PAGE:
Intelligent Manufacturing In The Global Automotive Industry

John Leney

It’s full steam ahead in the race for CASE (Connected, Autonomous, Shared, Electrified)—or is it now ACES?

While the industry seems aligned on this point and the massive transformation that it entails, the forecast and timing horizon is less obvious. For example, “electrification” is underway, but there is no clear technology winner in this space. Will it be battery, electric, fuel cells, hybrids—or all of the above?

Similarly, there are many visions for the future of connected and autonomous vehicles and the emerging business models, but a dominant view has not yet emerged. The result is that OEMs, suppliers, technology providers, and others in the changing automotive ecosystem must remain flexible enough to quickly react/respond to changing conditions; adaptable enough to provide a variety of solutions to the market; and they must partner to ensure all relevant capabilities are brought to bear.

Oh, and by the way, while doing all this planning, investing, strategizing, and transforming for the future, automakers still need to design, build, market, and sell great vehicles to their customers.

This reality is especially impactful in the manufacturing area. New concepts in machine learning, artificial intelligence (AI), Big Data, and predictive processes present manufacturing leaders with new complexities and opportunities as they move from traditional manufacturing processes (Mode 1) to intelligent manufacturing (Mode 2) capabilities, all while maintaining current production volumes, quality levels, costs, and timing.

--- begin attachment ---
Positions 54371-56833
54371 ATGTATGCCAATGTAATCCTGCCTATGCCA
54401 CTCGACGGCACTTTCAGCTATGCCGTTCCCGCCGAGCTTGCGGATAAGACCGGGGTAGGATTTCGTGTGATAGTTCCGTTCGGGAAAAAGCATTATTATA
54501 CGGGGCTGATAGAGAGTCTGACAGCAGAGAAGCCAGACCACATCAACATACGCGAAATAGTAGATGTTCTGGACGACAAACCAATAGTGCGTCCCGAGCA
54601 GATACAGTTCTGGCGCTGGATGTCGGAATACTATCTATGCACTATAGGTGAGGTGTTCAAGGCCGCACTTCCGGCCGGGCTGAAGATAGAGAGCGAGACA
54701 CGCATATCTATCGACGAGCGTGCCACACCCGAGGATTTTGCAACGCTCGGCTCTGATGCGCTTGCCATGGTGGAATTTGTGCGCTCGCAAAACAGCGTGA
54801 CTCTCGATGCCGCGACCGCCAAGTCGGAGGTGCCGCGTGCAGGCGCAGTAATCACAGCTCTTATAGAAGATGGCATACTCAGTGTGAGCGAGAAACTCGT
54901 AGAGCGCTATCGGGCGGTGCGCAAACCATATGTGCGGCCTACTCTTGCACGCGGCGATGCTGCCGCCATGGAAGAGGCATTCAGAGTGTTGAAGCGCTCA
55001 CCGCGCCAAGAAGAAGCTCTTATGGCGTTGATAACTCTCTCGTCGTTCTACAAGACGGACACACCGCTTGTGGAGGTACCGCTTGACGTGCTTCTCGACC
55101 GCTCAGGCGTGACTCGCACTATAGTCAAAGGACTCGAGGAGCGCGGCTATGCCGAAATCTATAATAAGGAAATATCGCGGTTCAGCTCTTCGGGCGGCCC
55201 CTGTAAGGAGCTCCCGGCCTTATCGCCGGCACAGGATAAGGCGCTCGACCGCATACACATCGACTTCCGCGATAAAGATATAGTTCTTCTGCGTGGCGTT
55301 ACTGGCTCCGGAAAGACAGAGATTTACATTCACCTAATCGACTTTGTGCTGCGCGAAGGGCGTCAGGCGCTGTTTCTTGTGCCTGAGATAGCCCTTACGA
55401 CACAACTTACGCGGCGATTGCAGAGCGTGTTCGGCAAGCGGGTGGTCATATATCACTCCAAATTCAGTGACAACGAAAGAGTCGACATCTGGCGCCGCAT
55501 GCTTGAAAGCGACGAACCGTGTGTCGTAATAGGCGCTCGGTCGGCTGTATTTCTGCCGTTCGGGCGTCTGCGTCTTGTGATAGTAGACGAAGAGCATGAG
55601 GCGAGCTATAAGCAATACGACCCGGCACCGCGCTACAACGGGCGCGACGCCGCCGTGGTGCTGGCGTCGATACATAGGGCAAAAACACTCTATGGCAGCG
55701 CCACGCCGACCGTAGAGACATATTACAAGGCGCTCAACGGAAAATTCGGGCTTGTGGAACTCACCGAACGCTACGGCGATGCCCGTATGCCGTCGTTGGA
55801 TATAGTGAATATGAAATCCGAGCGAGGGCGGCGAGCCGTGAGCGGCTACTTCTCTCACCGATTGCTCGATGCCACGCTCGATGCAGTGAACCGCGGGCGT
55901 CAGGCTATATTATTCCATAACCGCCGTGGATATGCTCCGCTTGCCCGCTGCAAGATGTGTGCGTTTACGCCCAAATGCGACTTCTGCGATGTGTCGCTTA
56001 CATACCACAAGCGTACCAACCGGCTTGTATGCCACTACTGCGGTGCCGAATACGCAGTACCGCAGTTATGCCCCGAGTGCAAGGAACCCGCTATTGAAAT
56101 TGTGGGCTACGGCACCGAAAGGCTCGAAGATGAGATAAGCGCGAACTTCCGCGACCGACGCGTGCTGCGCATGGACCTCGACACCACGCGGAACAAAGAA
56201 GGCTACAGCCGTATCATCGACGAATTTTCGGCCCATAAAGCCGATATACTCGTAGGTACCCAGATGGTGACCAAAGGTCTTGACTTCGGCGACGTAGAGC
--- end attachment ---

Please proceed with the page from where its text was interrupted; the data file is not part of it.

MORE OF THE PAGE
The ability to operate in this bimodal manufacturing environment allows intelligent manufacturers to build vastly different components and assemblies within a confined, integrated, and flexible environment. Intelligent manufacturers can build traditional capability products alongside those completely outfitted for future transportation models and associated digital services.

The road to intelligent manufacturing involves digitizing operational processes from the shop floor to the top floor. There is data and process consistency—and more importantly, small lot size flexibility—to determine what to build and where, how, and when to build it. The use of a digital twin reduces expensive prototyping activities and accurately conveys information across all manufacturing stakeholders and suppliers. Devices and microservices connect to this intelligence network, allowing complete control and adaptation of manufacturing operations anytime and anywhere.

For additional insights and information on the path to the Intelligent Enterprise, please join me at the fourth annual SAP Best Practices for Automotive event, where industry thought leaders and influencers will share their insights and experiences in moving towards the Intelligent Enterprise of the future.


John Leney

About John Leney

John Leney is an automotive industry veteran with 30+ years’ experience helping OEM’s and Suppliers around the world to transform their business through innovative application of digital technologies to enterprise processes such as product development, manufacturing, supply chain, and sales/marketing. John is a strategist, innovation advocate and entrepreneur with the experience to lead transformational change.